At some time or another, we all take stock and consider ways to reinvent ourselves professionally. During a recent trip to visit WaterAid's program in Tanzania, my first to this beautiful East African nation, I was inspired by the entrepreneurial spirit and innovative nature of a group of tradesmen based in Pemba and Mundele villages near Babati who jumped at the opportunity to refine their skills so to be sure clean water and sanitation are accessible in their communities. Ali, an auto mechanic I visited, has branched out from offering metalwork services for vehicles to producing rope pumps, a simple type of water pump. Malkadi Dokardi, a carpenter I met, has been able to add latrine construction services to his repertoire since undergoing training offered by WaterAid's local partners.
The involvement of local businesses in developing a reliable supply chain has proved an effective way of meeting the demand for water and sanitation services that have been stimulated since WaterAid undertook Mtumba training, a Tanzanian adaptation of the Community-led Total Sanitation (CLTS) approach. CLTS is an innovative methodology for mobilizing communities to improve their hygiene and completely eliminate open defecation by raising awareness of how safe water supplies and good sanitation can stop the spread of disease.
Malkadi Dokardi, a trainee craftsman, said: "I have been part of the team of nine trained ... to build improved latrines. Here in Mandi many families do not have any toilet. I am going to be able to develop a very good small business now that more families want toilets"
Ali, the mechanic, is producing two types of rope pumps, a smaller one for individual families and a larger one for community groups. These basic, low-cost water pumps are well suited for use in remote rural communities where spare parts are hard to come by due to their ease of maintenance. Community members are trained to make the rope from sisal and the pump uses rubber washers from old car tires. They can therefore repair and maintain their pumps without having to buy spare parts.
While local businesses supply the essential hardware, the whole community plays a part in keeping costs down and ensuring the sustainability of the water and sanitation services that WaterAid helped them to establish by contributing their labor during the construction period, and then making ongoing financial contributions to pay for the systems' upkeep.
Whether it be rope pumps or rainwater harvesting systems or sand dams, technological solutions must be paired with education and investment by local community members in order for projects to be sustainable.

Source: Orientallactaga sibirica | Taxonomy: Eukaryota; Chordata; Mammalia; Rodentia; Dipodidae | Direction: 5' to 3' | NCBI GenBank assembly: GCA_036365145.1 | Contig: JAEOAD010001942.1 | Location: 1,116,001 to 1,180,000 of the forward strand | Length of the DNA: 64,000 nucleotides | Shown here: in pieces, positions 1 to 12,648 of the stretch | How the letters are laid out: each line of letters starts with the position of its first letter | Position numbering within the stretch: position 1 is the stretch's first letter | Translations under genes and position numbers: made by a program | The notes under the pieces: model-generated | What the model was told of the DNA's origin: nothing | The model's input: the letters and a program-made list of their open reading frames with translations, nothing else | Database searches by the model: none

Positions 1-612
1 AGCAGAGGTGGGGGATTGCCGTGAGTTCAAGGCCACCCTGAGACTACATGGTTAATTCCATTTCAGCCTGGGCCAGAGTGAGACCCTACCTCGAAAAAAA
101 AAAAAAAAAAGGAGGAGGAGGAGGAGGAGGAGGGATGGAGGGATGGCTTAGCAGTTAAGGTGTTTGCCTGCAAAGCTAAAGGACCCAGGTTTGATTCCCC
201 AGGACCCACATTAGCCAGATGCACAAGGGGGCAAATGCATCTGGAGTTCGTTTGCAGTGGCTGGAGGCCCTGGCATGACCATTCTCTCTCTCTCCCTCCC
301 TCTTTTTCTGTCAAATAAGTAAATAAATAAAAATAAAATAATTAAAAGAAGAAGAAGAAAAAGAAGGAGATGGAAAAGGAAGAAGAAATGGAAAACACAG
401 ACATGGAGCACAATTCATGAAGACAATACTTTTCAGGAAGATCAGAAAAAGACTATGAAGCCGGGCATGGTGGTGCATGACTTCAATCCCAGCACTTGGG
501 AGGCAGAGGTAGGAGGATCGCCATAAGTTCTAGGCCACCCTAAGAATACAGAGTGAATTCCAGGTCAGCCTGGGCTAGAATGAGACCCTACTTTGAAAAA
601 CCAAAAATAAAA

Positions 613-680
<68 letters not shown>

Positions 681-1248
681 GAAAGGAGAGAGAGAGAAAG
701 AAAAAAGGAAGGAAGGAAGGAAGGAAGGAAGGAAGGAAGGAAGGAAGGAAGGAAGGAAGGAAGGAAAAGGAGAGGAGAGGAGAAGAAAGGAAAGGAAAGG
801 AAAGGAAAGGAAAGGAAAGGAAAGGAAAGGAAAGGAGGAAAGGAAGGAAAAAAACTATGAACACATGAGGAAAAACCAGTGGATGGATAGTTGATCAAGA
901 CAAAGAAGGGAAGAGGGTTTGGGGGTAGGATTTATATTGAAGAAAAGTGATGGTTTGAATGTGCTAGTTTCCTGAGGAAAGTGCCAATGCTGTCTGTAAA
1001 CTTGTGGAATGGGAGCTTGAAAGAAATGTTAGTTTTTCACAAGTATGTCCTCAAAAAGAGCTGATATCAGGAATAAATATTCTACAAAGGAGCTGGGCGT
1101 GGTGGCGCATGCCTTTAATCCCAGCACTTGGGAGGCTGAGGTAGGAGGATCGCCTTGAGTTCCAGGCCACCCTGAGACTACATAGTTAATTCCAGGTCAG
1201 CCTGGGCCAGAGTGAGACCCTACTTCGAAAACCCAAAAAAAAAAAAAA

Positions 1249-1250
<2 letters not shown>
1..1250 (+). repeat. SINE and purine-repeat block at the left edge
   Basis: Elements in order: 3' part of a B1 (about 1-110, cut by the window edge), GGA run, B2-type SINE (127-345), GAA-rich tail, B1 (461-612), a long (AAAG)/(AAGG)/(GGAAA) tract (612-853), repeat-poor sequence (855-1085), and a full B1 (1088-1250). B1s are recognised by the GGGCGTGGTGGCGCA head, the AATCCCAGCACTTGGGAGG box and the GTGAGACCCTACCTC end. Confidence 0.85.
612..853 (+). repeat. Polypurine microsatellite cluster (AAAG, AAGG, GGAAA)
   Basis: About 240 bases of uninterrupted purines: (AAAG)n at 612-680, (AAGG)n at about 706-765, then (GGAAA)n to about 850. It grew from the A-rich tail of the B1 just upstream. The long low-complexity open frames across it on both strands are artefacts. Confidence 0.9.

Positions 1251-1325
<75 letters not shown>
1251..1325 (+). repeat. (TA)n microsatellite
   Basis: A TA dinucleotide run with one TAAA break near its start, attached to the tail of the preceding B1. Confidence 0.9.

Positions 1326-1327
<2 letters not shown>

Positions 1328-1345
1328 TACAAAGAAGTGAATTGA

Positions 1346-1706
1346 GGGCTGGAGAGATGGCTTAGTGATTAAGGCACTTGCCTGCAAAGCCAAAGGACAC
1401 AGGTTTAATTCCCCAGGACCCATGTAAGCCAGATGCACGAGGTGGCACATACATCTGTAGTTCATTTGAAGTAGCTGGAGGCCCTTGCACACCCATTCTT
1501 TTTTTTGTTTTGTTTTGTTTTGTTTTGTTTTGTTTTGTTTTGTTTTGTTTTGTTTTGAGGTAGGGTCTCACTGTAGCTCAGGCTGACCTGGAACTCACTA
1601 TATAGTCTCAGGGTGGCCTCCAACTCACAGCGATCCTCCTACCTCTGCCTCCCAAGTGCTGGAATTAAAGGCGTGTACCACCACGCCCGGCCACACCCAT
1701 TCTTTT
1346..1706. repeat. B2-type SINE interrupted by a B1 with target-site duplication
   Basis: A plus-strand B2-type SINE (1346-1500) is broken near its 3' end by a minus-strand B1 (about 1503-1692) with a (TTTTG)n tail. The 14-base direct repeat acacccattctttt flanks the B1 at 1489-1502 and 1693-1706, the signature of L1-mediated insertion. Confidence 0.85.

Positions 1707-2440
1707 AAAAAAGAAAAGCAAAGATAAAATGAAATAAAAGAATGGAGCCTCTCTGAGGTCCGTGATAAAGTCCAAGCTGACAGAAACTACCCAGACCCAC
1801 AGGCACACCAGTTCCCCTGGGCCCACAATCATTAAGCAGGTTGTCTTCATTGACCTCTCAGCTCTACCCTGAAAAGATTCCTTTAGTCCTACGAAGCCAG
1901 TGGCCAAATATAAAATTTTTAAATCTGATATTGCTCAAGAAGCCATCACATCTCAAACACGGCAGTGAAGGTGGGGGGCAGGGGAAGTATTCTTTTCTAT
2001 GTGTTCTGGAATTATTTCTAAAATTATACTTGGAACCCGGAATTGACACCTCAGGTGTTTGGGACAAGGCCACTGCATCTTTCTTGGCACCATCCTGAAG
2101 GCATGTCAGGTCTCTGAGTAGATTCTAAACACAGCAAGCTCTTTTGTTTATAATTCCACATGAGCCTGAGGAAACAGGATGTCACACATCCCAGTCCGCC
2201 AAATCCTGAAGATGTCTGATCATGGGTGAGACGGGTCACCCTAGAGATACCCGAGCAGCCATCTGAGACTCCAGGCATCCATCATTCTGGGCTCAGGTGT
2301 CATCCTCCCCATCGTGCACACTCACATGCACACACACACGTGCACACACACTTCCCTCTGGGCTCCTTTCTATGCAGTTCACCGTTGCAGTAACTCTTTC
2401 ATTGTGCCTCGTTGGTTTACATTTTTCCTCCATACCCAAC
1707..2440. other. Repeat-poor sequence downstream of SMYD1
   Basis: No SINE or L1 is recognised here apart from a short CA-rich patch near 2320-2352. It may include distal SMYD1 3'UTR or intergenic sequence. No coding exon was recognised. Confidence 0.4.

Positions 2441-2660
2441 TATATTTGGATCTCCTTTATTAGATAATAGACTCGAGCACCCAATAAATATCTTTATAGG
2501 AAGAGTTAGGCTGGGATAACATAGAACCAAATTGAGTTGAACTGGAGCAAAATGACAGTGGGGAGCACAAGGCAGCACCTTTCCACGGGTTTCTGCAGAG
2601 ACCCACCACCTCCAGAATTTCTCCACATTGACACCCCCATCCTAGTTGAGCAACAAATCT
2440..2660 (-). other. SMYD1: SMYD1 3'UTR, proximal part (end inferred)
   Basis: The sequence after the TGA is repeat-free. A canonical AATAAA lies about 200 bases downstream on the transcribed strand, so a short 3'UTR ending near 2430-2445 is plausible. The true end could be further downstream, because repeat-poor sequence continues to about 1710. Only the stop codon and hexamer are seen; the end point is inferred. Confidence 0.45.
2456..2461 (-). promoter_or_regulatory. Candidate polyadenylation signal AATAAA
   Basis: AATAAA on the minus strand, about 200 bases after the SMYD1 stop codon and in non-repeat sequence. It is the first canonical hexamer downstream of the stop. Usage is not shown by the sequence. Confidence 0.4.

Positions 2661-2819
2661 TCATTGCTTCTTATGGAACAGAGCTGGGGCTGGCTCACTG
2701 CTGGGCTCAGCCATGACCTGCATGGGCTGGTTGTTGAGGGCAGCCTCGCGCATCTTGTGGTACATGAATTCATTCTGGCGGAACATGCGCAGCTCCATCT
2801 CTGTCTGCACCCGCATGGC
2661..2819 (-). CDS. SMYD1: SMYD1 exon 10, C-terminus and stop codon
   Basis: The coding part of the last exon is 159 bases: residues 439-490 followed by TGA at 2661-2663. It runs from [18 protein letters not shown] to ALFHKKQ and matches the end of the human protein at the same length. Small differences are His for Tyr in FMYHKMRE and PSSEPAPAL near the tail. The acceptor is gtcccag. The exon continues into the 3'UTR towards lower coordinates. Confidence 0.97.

When we landed in Pemba, we toured the program's gravity-fed system that transports water from a protected spring through two miles of underground pipes to 22 standpipes in the community of 8,000 people. Since the system was completed in December 2011, people from around the region have moved to Pemba simply because the community has access to safe water.
Each family pays 500 Tanzanian shillings, or $0.31 a month, which entitles them to collect a maximum of 50 liters of water per day. Families can buy extra water for their gardens and their livestock. The money collected is ploughed back into a maintenance fund, ensuring that any necessary repairs can be paid for.
The business boost is not restricted to those directly involved in providing services for the program. Everyone gains from reduced time carrying water, time that can be directed towards other productive uses for the community.
I also met Juliana Grevas, a mother of five children between the age of three and 17. She described how she used to walk over an hour and a half to collect water that made her children sick. She shared the challenges of carrying heavy jerry cans on each trip. She often made two or three trips a day and frequently had to wait in line. Now that her community has a safe water supply, a short 50 meters from her home, she spoke with great enthusiasm about her time now spent working on her farm and collecting firewood, which brings an income to her family.
As time for farm work increases, so nutrition improves, there is more produce available to sell, and money spent on healthcare for water-related diseases falls. Families are able to take steps out of poverty, are better able to afford to invest further in their water and sanitation services, and now have local artisans able to offer those services.
What makes for a successful project in each of these cases is enthusiasm in the local community, resourcefulness of international and local players and a long term plan for the upkeep of new water and sanitation services. The technical approach is certainly important, however, the solutions must be paired with education and full participation of local community members in order for programs to be sustainable.
This blog is part of our #GivingTuesday series, produced by The Huffington Post and the teams at InterAction, 92nd Street Y,United Nations Foundation, and others. Following Black Friday and Cyber Monday, #GivingTuesday - which takes place for the first time on Tuesday, November 27 - is a movement intended to open the holiday season on a philanthropic note. Go to www.givingtuesday.org to learn more and get involved.